Obviously the actual amount of food you need to give your dog will vary depending on their size, age and metabolism. Try to avoid over feeding your Huskita as they will put weight on quickly if they don’t burn off what they eat.

Care

To make your Huskitas stay healthy, they should be regularly taken to routine veterinary checks which helps to identify any health problems in the initial stage. Your veterinarian will help you with the best schedule that will keep your pet safe.

Huskies tend to gain weight and show high levels of energy. A 90-minute walk a day is a great thing for your doggie. They flourish outside but still stay inside.

Check their ears for fleas and debris regularly, and wash them as your vet’s advice. Trim the nails of your dog only when they become too long, usually once or twice a month. As a general rule if you can hear your dogs nails on the floor then they will likely need a trim.

Maintaining the oral health of Huskitas is one of the biggest concerns. As many puppies are susceptible to dental problems, you can brush their teeth everyday. Your Vet will demonstrate how to clean your pet’s teeth properly.

Grooming

Huskitas are known to shed a considerable amount, which can make them unsuited for people who suffer from allergies. 

The amount of shedding should be expected to be higher in cooler climates with Huskitas shedding 2-3 times a year. You can keep this managed through regular brushing and vacuuming, this will help to keep the hair out of furniture and clothes.

Due to the amount Huskitas shed one thing we’ve seen owners do is get robot vacuum cleaners to keep on top of the hair throughout the home. You will still need to do regular vacuum but it does help to keep it under control.

You should only bathe your Huskita when required. This helps to avoid removing the natural oils from their coat. Regularly bushing their coat will not only help to keep it from getting knotted and from getting everywhere, it will also help to spread the same natural oils evenly, keeping their coat looking healthy.

You will need to ensure to Huskitas need their ears checking regularly to ensure there isn’t a large build up of wax.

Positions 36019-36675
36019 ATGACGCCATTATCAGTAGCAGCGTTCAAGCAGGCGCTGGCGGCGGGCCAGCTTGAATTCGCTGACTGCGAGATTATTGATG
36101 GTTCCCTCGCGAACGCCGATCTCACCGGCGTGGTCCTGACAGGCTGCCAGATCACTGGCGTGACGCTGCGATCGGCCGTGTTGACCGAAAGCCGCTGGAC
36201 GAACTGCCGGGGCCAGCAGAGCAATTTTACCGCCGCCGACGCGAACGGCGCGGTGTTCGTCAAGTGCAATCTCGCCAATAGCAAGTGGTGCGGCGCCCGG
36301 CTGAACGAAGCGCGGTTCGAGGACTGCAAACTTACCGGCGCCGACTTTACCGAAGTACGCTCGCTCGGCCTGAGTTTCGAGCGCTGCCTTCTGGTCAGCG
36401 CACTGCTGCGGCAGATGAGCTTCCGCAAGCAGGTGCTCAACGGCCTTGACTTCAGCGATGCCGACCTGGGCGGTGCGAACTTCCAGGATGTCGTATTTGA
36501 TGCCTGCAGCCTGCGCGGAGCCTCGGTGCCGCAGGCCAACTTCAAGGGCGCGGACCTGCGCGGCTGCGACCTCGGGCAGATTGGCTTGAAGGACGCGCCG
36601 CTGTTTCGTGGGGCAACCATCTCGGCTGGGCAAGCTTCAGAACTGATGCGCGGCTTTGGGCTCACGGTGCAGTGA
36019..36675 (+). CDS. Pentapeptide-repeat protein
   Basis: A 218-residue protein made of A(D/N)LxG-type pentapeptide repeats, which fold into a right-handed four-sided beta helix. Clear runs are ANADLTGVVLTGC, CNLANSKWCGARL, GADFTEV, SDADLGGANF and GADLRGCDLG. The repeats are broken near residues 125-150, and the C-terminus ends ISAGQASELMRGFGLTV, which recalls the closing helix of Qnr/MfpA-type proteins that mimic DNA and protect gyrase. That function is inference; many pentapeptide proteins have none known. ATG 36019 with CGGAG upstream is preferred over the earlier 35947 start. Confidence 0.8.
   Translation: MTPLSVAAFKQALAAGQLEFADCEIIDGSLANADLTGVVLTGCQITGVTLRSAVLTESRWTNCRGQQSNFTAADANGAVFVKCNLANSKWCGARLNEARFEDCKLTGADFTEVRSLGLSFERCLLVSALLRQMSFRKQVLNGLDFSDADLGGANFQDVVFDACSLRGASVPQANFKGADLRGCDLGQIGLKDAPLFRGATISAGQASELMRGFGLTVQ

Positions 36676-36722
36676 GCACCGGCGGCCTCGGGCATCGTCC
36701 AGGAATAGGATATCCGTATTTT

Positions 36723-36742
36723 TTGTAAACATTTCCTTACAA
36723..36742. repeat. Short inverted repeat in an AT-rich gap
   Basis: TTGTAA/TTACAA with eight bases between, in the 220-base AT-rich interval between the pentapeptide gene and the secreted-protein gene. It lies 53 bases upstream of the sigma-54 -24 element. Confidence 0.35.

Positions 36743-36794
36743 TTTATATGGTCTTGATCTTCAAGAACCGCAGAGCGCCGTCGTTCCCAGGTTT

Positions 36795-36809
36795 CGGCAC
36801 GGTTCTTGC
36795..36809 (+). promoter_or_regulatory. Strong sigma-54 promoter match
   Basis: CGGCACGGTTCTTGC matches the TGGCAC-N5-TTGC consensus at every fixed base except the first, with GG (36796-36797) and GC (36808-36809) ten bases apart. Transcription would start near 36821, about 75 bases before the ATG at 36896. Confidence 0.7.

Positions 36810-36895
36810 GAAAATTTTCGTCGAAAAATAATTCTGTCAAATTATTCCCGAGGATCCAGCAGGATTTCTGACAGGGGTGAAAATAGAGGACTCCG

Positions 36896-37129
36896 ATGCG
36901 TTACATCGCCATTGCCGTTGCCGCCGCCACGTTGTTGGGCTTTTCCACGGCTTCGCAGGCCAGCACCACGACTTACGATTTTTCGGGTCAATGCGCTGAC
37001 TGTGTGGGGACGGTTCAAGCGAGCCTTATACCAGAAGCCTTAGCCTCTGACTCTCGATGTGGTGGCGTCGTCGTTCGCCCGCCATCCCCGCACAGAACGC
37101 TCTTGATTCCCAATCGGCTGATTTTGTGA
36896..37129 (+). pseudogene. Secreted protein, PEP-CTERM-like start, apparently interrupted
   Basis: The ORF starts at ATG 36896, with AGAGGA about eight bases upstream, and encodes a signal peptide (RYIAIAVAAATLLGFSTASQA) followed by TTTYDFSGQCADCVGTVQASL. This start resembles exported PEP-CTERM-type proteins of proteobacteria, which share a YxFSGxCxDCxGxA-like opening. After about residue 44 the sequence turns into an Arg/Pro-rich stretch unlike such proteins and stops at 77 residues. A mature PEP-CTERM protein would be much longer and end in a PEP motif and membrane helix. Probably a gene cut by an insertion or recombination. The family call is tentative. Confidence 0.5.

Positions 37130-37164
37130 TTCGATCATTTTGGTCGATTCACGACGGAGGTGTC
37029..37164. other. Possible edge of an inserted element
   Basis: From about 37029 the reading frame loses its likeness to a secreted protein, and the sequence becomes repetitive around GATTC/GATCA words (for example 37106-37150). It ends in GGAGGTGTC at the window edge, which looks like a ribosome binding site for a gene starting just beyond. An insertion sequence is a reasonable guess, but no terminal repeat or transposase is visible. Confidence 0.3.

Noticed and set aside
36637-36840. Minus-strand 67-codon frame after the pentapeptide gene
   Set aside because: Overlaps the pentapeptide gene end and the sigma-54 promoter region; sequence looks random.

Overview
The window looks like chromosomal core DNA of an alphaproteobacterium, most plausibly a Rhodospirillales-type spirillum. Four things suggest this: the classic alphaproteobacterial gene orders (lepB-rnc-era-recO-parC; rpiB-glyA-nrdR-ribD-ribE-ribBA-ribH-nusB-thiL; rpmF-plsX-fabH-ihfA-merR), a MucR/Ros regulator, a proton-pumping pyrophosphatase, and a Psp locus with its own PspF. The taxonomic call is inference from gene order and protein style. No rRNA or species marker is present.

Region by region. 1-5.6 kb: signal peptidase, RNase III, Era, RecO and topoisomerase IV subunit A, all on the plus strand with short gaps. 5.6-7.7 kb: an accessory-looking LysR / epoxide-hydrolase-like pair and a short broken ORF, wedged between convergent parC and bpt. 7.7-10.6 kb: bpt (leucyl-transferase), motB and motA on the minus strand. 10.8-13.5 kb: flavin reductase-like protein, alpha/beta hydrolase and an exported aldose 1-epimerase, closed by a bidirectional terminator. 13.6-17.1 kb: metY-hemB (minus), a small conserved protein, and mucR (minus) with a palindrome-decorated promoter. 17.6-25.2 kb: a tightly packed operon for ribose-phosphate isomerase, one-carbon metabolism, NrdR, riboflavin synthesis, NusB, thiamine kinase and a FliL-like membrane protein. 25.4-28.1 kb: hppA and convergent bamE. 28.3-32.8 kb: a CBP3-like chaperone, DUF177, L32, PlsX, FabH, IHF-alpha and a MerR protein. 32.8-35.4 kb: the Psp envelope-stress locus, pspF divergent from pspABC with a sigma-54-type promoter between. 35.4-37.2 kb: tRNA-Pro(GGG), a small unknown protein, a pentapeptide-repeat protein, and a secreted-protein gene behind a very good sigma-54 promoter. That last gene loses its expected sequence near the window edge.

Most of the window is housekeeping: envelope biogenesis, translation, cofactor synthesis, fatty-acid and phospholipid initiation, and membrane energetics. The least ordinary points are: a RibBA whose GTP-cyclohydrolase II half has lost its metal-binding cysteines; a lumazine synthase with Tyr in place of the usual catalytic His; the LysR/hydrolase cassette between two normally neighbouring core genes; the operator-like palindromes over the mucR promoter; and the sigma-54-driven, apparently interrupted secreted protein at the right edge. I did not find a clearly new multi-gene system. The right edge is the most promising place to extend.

Exercise

As both parental breeds are highly active dogs, the Huskita can be expected to demand a high exercise level. Simple walking or fast jogging won’t be enough. Such puppies will do well in an active home than a sedentary lifestyle that will lead the puppy to grow their own burning energy strategies, such as digging, barking, chewing your furniture. 

Another reason why it is important to ensure that you give your Huskita adequate exercise is that without that exercise they will very quickly put on weight. 

Training

Do various activities with the puppy to maintain his attention up. Skills of obedience are as important as they can help monitor the animal. Be sure it always depends on something, because that will discourage negative actions from growing.

It is worth socializing Huskita puppies as early as possible to get them used to different people as well as sights/sounds that they may have to deal with. This helps to ensure that they become well rounded dogs as they develop.

One recommendation when you’re wanting to do training with your Huskita, take them for exercise before hand. This will help them be less restless during the training and will help them be more focused.

Housing

Apartments

They can stay in an apartment with you, the only thing you need to remember is to provide them with plenty of outdoor exercises.

They do best when there is a yard for them to play in.

Dog Houses/Kennels

While Huskitas love being outside they should live indoors with the family.

Leaving them home alone

Not good at being left alone for long periods of time. Huskitas need regular exercise and mental stimulation. If they’re left alone and start to get bored they will start to apply their minds to anything that takes their fancy, for example howling or chewing on furniture. 

Health

Huskitas are a generally healthy breed but inherit certain predispositions from Siberian Huskies and Akitas. They will normally live for between 10 to 13 years but they can reach the grand old age of 15 if they are well looked after.

Hip dysplasia and epilepsy are the main disorders Huskitas will face. They can also face some blood diseases.

As with all dogs it is worth ensuring that you regularly take your Huskita to see the vet for a checkup to make sure they are healthy.

 

We have tried to ensure that the information on this page is as accurate as possible. If you see any mistakes please let us know through our About Us page.